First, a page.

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Below we have the Fresnel Equation at an interface for S and P polarisation: \begin{align} r^s &= \frac{n_0 \cos{\theta_0}-n_1\cos{\theta_1}}{n_0\cos{\theta_0} + n_1\cos{\theta_1}} \quad\quad t^s = \frac{2n_1\cos{\theta_0}}{n_0\cos{\theta_0} + n_1\cos{\theta_1}}\\ r^p&= \frac{n_1 \cos{\theta_0}-n_0\cos{\theta_1}}{n_1\cos{\theta_0} + n_0\cos{\theta_1}}\quad\quad t^p = \frac{2n_1\cos{\theta_0}}{n_1\cos{\theta_0} + n_0\cos{\theta_1}} \end{align} When light approaches the interface at normal incidence these equations simplify to: \begin{align} r^s &= \frac{n_0 -n_1}{n_0 + n_1} \quad\quad t^s = \frac{2n_1}{n_0 + n_1}\\ r^p&= \frac{n_1 -n_0}{n_1 + n_0}\quad\quad t^p = \frac{2n_1}{n_1 + n_0} \end{align}

When we apply this to an example where we have an aluminium mirror with refractive index, for example, of 0.93878 + i6.4195.

This would lead for S polarisation to a reflection coefficient -0.9138 - 0.2855i, leading to reflectivity of 95% but a phase shift of -0.90$\pi$. However, for P polarisation a reflection coefficient 0.9138 + 0.2855i is found, leading to the same reflectivity but a phase shift of 0.09$\pi$.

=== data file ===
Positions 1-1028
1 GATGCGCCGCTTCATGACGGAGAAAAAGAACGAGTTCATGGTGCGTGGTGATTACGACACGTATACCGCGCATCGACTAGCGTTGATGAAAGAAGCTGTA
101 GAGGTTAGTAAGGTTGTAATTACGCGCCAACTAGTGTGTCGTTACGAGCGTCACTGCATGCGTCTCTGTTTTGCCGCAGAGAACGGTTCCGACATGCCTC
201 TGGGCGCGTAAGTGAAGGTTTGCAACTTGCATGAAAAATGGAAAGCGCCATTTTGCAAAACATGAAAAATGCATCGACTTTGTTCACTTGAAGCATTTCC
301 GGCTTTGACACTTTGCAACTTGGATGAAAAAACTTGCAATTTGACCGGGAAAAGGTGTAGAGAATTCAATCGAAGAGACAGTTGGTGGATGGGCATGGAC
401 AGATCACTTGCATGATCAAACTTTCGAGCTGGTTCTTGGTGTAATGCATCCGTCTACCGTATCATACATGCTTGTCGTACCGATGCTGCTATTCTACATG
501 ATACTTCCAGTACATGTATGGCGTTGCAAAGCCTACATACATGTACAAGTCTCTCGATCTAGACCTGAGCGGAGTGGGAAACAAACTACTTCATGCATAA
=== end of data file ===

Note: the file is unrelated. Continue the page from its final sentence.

Since we come in under normal incidence, why would the orientation of the polarisation matter? The polarisation S and P are both parallel with the surface, so this would mean if I rotate the mirror I would change the phase of the reflected beam? How does this make sense? What am I missing?

Edit: this also the case for dielectric matter (i.e. real $n$)

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This is explained fairly well in the relevant Wikipedia article. Your paradox just arises from the need for a sign convention when deriving the Fresnel conditions, namely that a positive reflection coefficient means the transverse wave component keeps the same direction. For s-polarised light that is the E-field, but for p-polarised light it is the H-field.

Hence a positive $r$ for p-polarised light means no phase change for the H-field, but since the reflected wave travels opposite to the incident wave, the E-field must flip.

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  • $\begingroup$ So the reflection coeff. from the fresnel equations only apply on the transverse wave component? $\endgroup$ – SjonTeflon Jul 2 at 17:54
  • $\begingroup$ @SjonTeflon they are applied to the E-field. The H-field follows from the properties of EM waves. However, there has to be a definition of what a positive r means. $\endgroup$ – Rob Jeffries Jul 2 at 21:45

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